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Golden Knights can still land Erik Karlsson after Pacioretty trade

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By trading for Max Pacioretty, Vegas Golden Knights management declared that this team is for real. So why stop there?

The Golden Knights have prominently factored into Erik Karlsson trade rumors stretching back to last season’s deadline, and while extensions to Pacioretty and Marc-Andre Fleury could make it tougher to continue adding pieces, they could make things work with Karlsson. Especially for next season, but not just exclusively so.

Cap Friendly estimates the Golden Knights’ cap space at $9.438 million, and the situation is actually cozier than that, as David Clarkson‘s $5.25M is almost certain to go to LTIR … assuming his contract remains on the books. That brings us to a point: Golden Knights GM George McPhee (or VGKGMGM) has a lot of tools to make a Karlsson trade happen, even after giving up Tomas Tatar, Nick Suzuki, and a second-round pick to land Patches.

[Read about the Pacioretty trade, plus his extension]

Let’s examine the factors that could serve as catalysts for a trade:

A different timeframe

Credit the Golden Knights for displaying the agility to zig and zag with their contrasting opportunities. It’s a message to rebuilding teams: if you can pile up an absolute treasure trove of draft assets, you can set yourself up handsomely in two very different ways: 1) by keeping the picks, thus giving you a ton of “dart throws” to land gems or 2) you can package those picks for the Pacioretties (plural for Pacioretty, obviously) and Karlssons of the world, if the opportunity strikes and makes sense.

A stunning trip to the 2018 Stanley Cup Final is one reason why it makes sense – OK, the best reason, let’s be honest – but not the only one.

The Golden Knights managed to lock up significant prime-age players to term, as 27-year-old wingers Jonathan Marchessault and Reilly Smith will see their contracts (both at a team-friendly $5M cap hit) extend into their thirties. Pacioretty will turn 30 shortly after his reasonable-enough four-year extension kicks in to start 2019-20. Paul Stastny is 32 and set to begin a three-year deal, while MAF’s already 33 and under contract through 2021-22 (for better or worse).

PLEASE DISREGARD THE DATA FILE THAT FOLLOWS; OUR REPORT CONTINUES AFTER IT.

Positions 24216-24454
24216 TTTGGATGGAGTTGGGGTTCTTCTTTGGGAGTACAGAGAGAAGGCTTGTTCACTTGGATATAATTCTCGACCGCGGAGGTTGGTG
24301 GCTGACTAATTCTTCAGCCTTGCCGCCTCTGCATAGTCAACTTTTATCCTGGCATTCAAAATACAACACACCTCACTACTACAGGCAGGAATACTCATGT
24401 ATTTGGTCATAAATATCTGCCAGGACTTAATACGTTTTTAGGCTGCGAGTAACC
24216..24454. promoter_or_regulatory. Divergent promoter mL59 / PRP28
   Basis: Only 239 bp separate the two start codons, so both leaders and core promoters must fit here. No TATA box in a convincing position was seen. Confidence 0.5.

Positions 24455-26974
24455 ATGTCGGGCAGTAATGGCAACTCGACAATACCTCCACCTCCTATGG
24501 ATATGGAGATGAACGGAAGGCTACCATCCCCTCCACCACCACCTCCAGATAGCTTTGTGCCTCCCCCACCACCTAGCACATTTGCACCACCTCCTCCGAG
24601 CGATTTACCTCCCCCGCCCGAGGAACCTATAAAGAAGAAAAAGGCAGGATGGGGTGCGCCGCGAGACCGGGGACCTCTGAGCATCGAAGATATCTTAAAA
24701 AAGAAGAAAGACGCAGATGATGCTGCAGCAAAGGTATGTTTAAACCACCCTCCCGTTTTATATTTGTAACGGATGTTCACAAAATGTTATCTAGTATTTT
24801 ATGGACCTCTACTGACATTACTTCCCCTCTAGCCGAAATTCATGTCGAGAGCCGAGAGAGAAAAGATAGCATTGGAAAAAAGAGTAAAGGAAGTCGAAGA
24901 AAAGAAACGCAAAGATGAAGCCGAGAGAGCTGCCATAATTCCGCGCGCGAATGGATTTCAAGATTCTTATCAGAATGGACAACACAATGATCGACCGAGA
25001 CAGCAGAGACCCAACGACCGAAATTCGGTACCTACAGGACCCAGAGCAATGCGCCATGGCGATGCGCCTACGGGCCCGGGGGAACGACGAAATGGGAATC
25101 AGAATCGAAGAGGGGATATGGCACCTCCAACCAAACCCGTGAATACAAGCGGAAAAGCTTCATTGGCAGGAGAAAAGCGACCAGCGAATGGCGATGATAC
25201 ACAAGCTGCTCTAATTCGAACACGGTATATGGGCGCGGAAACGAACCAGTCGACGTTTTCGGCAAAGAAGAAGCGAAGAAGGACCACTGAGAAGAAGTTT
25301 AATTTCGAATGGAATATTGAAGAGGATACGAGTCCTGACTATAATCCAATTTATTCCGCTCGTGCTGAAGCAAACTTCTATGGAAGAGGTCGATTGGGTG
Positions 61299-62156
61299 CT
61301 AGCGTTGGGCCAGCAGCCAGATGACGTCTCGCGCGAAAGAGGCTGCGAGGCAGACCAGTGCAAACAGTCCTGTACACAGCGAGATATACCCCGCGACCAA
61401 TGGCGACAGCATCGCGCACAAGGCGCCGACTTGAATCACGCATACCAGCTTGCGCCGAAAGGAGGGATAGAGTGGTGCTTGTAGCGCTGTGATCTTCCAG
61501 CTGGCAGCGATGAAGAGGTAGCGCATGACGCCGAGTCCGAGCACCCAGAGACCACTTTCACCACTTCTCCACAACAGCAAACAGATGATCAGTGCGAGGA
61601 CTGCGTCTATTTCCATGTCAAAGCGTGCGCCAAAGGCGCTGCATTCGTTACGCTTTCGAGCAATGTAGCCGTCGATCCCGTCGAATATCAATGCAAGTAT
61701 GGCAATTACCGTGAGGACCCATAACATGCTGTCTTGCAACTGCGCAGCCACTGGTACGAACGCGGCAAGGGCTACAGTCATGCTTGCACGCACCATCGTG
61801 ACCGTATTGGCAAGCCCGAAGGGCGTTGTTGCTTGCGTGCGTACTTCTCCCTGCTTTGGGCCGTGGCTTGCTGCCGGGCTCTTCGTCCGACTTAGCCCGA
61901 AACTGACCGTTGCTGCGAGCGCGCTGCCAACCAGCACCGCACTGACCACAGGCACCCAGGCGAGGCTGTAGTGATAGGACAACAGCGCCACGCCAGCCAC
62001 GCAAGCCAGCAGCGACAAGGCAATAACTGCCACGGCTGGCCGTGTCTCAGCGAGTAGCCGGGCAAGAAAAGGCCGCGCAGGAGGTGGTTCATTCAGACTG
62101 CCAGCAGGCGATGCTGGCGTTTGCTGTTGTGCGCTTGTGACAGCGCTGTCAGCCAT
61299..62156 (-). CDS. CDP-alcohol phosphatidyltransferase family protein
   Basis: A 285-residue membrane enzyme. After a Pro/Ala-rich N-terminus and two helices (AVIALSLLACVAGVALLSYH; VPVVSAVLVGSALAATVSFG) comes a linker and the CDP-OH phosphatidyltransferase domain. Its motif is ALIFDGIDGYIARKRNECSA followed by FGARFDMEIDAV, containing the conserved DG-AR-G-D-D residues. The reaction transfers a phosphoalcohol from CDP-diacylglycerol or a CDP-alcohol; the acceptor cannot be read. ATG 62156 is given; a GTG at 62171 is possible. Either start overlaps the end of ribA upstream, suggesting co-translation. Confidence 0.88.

We can spend days debating the merits of going all-in after a hot streak, as Vegas is risking doing just that, even after showing some restraint in letting James Neal and David Perron walk.

The bottom line is that Vegas’ outlook is different now, so they might as well go big with this shorter window.

Still plenty of picks/futures to move

Despite only being in existence for two offseasons (and lacking a first-round pick for 2018), the Golden Knights have managed to accrue some nice assets. Before the Suzuki trade, The Athletic’s Corey Pronman ranked Vegas’ farm system eighth overall [sub required], with Suzuki ranking as their fourth-best prospect.

So, if Vegas deemed it worthwhile, they could still trade a prospect, with Cody Glass ranking as the headliner.

The notion that they still have some gems in their system must be comforting for McPhee, who apparently worried about Filip Forsberg parallels after moving Suzuki (another mid-first-rounder moved not very long after that player was drafted by McPhee).

Plenty of people were quick to lampoon the Golden Knights for all the draft picks they’ve traded away lately, as the Tatar trade cost them a first, second, and third, while Pacioretty cost them a second and Suzuki.

That’s fair, yet it’s crucial to remember that Vegas absolutely hoarded picks heading into the expansion draft.

Via Cap Friendly’s listings, the Golden Knights have:

2019: their original picks aside from a seventh-rounder, two additional third-round picks, and one additional fifth-rounder. (Nine picks overall.)

2020: Their seven original picks, plus two more second-rounders. (Nine overall.)

2021: Six of their seven own picks, only missing a third-rounder. (Six picks overall.)

Vegas could send Ottawa a package of merely its excess picks (two thirds, a fifth in 2019, two seconds in 2020) and do well enough for Senators owner Eugene Melnyk to reference it as a win in another deeply strange video. The Golden Knights could also make a mix of players, prospects, and picks that could conceivably land Karlsson without totally mortgaging their future.

[Highlights from Melnyk’s odd video.]

Contracts that could move, and possibly cancel out some of Ryan’s cost

The Senators’ cash troubles are painfully apparent, to the point that Melnyk’s outdated jersey almost feels symbolic.